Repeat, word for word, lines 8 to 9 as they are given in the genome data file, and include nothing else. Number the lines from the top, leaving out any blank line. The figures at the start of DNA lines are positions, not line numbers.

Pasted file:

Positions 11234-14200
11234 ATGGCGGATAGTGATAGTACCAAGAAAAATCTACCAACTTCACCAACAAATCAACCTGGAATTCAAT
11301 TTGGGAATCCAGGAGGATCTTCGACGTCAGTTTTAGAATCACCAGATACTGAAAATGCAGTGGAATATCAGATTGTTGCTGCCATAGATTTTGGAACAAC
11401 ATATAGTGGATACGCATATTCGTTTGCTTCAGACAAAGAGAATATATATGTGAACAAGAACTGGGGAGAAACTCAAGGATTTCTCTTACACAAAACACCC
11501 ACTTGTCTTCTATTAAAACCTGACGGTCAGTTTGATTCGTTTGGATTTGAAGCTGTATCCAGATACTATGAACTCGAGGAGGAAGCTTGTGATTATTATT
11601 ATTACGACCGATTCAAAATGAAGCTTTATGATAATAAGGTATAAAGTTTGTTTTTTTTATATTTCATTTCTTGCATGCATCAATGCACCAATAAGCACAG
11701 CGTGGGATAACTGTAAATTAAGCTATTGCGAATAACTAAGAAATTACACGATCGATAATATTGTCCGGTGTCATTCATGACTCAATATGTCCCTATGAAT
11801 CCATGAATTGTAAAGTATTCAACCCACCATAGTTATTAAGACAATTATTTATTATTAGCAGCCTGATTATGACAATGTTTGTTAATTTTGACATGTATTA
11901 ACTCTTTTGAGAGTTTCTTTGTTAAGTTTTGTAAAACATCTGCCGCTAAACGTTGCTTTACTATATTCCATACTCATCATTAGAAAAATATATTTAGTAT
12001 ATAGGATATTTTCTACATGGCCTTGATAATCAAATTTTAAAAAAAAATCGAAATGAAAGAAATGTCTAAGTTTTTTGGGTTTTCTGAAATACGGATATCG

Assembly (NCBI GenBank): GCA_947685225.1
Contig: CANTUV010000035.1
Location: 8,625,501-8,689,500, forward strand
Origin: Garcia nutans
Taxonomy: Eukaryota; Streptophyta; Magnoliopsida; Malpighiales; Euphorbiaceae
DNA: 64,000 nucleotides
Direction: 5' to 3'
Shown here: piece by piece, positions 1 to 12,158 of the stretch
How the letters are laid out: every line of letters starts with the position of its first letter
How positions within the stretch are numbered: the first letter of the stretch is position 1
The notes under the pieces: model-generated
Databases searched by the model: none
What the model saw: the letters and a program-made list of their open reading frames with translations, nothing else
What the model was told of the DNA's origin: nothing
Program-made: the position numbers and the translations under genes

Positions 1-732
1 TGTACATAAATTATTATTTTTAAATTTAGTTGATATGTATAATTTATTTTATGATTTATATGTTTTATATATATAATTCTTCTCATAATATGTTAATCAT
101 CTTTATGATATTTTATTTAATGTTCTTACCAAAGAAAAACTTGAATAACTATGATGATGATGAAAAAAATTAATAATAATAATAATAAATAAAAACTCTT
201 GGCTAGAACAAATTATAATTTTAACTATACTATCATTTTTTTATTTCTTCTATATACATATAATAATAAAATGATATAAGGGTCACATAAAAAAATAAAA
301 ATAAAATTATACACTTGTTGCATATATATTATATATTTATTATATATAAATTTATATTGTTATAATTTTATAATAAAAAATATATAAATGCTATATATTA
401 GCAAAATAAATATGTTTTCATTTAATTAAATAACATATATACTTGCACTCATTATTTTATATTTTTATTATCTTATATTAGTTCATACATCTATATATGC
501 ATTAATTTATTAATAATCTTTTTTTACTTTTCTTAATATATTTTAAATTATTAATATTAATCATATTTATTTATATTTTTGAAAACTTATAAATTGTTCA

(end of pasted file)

11801 CCATGAATTGTAAAGTATTCAACCCACCATAGTTATTAAGACAATTATTTATTATTAGCAGCCTGATTATGACAATGTTTGTTAATTTTGACATGTATTA
11901 ACTCTTTTGAGAGTTTCTTTGTTAAGTTTTGTAAAACATCTGCCGCTAAACGTTGCTTTACTATATTCCATACTCATCATTAGAAAAATATATTTAGTAT